All kinds of fascinating new results related to supernovae were reported at the 2007 meeting of the American Astronomical Society (AAS) meeting last month in Seattle. For instance, apparently stars can blow bubbles. The powerful stellar winds produced by extra-massive stars push away nearby gas and dust and form low-density cavities inside expanding bubbles. When such a star dies in a big explosion, the energy from its death throes enlarge the bubbles into huge supernova remnants (yes, just like the Kepler remnant.) If enough cavities overlap, they can form a superbubble. Scientists at the University of Illinois at Champaign-Urbana announced their observation of a superbubble in the midst of forming, which could yield new information about the formation of planetary systems among other insights.
Another hot topic at the AAS meeting: a team of researchers from the University of Notre Dame reported detection of a light echo from a Type Ia supernova called 1995E. Light echos can occur when light from a supernova is redirected towards the earth by grains of dust in the host galaxy. The explosive event is the direct rays we see, but delayed light echos from a different location because they took a more circuitous route — much like the delay between a direct flight from LA to New York versus a changeover in Chicago.
As for 1987A, University of California, Berkeley astronomer Nathan Smith announced his alternative theory for the origin of the strange, triple-ring nebula surrounding the object, produced by the star a few thousand years before it exploded. The working theory was that the original red supergiant merged with a companion and started spinning rapidly (ejecting the material that produced the strange shaped nebula), then turned into a blue supergiant and finally exploded. The sticking point for this neat little theory is that red supergiants are just too darn big to spin that fast. Smith argues that the progenitor star of 1987A might have been an unstable blue supergiant (called luminous blue variables). Such stars eject material from their surfaces in recurring eruptions, like volcanoes, before dying in a supernova explosion. His evidence: he recently discovered two such stars that have similar clouds of gas and dust.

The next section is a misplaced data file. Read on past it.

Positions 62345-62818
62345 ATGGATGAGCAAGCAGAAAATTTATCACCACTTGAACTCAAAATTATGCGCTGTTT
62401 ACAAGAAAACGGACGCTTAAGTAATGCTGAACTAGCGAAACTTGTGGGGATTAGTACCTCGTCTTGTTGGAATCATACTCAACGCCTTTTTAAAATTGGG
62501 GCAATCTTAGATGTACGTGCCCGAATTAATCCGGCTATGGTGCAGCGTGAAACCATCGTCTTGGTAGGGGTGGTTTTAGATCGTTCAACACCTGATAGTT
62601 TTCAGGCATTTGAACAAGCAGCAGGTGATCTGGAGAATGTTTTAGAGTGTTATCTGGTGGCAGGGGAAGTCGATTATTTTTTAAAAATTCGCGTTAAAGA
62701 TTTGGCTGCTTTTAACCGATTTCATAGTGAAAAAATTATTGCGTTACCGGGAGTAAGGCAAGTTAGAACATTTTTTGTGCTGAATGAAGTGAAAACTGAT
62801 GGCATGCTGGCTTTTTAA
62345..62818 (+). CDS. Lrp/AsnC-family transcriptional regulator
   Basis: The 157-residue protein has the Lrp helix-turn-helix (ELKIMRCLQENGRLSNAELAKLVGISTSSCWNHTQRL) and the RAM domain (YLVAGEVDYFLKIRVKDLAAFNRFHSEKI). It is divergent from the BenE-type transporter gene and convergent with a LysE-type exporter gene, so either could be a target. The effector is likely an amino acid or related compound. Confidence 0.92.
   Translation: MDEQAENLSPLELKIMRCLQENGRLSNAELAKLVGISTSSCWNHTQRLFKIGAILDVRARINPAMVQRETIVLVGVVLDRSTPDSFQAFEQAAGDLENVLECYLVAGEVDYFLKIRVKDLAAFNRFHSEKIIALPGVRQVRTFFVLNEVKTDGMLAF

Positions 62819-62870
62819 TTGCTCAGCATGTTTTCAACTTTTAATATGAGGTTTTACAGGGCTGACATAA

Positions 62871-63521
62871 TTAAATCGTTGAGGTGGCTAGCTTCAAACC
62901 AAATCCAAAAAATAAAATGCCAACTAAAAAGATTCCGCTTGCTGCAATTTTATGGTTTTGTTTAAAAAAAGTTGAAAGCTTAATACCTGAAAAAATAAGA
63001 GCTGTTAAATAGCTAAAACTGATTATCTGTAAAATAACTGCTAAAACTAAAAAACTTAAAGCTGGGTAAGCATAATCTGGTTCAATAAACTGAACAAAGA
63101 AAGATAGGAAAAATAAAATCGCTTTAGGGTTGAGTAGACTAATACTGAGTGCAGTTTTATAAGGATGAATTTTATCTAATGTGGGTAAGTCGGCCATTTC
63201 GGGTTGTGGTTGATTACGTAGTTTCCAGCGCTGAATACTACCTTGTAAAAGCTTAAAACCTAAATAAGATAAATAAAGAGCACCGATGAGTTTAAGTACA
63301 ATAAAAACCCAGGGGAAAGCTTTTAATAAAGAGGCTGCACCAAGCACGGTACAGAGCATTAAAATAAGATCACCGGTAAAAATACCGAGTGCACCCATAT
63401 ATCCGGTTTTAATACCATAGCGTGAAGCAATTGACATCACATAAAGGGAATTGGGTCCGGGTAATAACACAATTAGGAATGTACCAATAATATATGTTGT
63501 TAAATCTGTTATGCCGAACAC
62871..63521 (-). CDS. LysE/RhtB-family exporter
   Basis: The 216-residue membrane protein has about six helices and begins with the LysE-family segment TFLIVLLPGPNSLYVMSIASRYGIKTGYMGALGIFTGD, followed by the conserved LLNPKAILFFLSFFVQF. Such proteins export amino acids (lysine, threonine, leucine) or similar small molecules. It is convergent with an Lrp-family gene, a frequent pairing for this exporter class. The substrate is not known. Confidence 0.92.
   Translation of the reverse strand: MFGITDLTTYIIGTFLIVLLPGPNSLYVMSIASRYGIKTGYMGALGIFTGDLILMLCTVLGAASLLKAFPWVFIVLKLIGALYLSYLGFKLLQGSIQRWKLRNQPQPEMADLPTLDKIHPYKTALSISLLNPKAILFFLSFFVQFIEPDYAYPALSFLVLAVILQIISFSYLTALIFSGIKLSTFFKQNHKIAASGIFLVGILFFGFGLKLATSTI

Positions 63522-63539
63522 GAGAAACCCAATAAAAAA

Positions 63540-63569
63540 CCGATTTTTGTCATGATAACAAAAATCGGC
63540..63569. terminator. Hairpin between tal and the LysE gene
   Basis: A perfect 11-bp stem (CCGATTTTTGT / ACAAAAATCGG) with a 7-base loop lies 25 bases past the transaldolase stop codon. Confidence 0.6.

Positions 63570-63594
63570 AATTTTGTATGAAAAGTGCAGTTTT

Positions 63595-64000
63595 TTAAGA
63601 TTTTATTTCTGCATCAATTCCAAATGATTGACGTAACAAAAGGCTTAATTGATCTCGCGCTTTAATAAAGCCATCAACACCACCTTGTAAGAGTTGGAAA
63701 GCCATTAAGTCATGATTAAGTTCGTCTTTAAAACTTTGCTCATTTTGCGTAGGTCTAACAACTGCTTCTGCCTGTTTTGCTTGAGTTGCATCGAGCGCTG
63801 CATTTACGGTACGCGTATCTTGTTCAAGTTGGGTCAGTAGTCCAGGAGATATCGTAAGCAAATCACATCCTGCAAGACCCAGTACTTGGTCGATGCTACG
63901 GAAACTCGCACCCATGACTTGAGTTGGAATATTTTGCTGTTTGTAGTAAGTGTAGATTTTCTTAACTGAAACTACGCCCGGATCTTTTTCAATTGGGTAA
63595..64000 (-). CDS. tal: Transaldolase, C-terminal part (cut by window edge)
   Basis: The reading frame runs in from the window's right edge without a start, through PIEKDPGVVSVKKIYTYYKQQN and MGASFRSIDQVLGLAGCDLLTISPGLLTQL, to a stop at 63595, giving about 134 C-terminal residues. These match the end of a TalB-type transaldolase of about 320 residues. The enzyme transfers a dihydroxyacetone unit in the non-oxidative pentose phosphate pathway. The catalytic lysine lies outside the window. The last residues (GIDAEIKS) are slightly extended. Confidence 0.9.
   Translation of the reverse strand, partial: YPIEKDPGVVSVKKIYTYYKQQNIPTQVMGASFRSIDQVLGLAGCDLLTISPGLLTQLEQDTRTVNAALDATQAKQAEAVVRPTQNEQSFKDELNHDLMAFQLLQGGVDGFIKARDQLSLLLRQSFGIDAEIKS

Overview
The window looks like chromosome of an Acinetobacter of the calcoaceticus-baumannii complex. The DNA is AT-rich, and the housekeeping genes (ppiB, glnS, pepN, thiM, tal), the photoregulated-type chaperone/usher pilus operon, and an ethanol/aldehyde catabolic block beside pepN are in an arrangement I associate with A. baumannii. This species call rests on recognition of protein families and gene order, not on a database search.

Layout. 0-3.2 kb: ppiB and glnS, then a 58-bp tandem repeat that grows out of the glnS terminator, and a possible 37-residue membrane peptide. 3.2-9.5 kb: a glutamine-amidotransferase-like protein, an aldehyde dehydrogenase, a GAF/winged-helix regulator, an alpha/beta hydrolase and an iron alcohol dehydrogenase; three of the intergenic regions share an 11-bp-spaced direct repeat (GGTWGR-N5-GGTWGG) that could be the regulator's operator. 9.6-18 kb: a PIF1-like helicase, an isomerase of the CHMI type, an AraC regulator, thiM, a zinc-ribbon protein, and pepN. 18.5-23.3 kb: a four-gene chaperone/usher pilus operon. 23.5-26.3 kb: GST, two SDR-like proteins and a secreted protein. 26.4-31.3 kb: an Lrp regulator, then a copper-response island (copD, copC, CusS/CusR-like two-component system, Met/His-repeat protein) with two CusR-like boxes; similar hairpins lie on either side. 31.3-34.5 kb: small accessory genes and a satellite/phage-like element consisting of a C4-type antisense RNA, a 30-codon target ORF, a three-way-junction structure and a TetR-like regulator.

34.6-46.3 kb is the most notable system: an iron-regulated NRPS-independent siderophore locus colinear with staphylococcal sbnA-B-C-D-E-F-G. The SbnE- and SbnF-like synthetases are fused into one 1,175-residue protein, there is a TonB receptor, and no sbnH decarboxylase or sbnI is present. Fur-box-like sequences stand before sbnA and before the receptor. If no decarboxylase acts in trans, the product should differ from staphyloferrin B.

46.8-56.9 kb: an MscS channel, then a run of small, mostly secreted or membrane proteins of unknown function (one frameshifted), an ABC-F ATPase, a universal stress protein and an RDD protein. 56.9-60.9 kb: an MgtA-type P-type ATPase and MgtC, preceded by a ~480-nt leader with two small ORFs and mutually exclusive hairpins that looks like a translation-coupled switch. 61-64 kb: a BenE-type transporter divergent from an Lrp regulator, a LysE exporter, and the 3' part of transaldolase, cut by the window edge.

Oh, and remember the Kepler remnant I mentioned earlier? Kepler might have lacked even a rudimentary telescope, but thanks to advanced instruments like Hubble and the Chandra X-Ray Observatory, astrophysicists are still studying it and learning new things. Chandra in particular announced a stunning new image at the AAS meeting in January, achieving unprecedented details by combining nearly nine days of observations, and determining once and for all that the Kepler remnant is the result of a Type Ia supernova. (There had been some debate about that, since prior conflicting data from radio, optical and X-ray telescopes made it difficult to determine whether it was a Type Ia, or a Type II (which results form the collapse of a single massive star that sheds material before exploding). It could also help astronomers further improve the reliability of using such objects as standard candles — and hopefully tell us more about that mysterious dark energy.
There's yet another area in which supernovae can help solve some of astrophysics' most puzzling mysteries: neutrino physics. All stars emit these so-called "ghost particles" — our sun bathes us in billions of neutrinos every day, which interact with matter so weakly that they pass right through us without being noticed. Physicists have built deep underground laboratories that have managed to detect the odd solar neutrino or two, but such events are rare; only a tiny fraction of the sun's neutrinos are detected. Supernovae like 1987A emit 1000 times more neutrinos than the sun will produce in its entire 10-billion-year lifetime. When it was first observed 20 years ago, the Super-Kamiokande detector in Japan picked up a few extra neutrinos: 19, to be exact. That's not much compared to how many neutrinos the supernova actually emitted, so it merely provide a few initial clues to the mystery of how supernovae really work.
And 1987A continues to reveal new secrets. NASA issued a press release this morning reporting that the XMN-Newton X-ray telescope has taken images showing that the supernova keeps brightening — at least since the ROSAT telescope first detected X-rays emitted by 1987A in 1992. Our plucky little Death Star Supernova now outshines all other X-ray sources in its immediate vicinity. Maybe even the curmudgeonly Simon Cowell of American Idol would be impressed.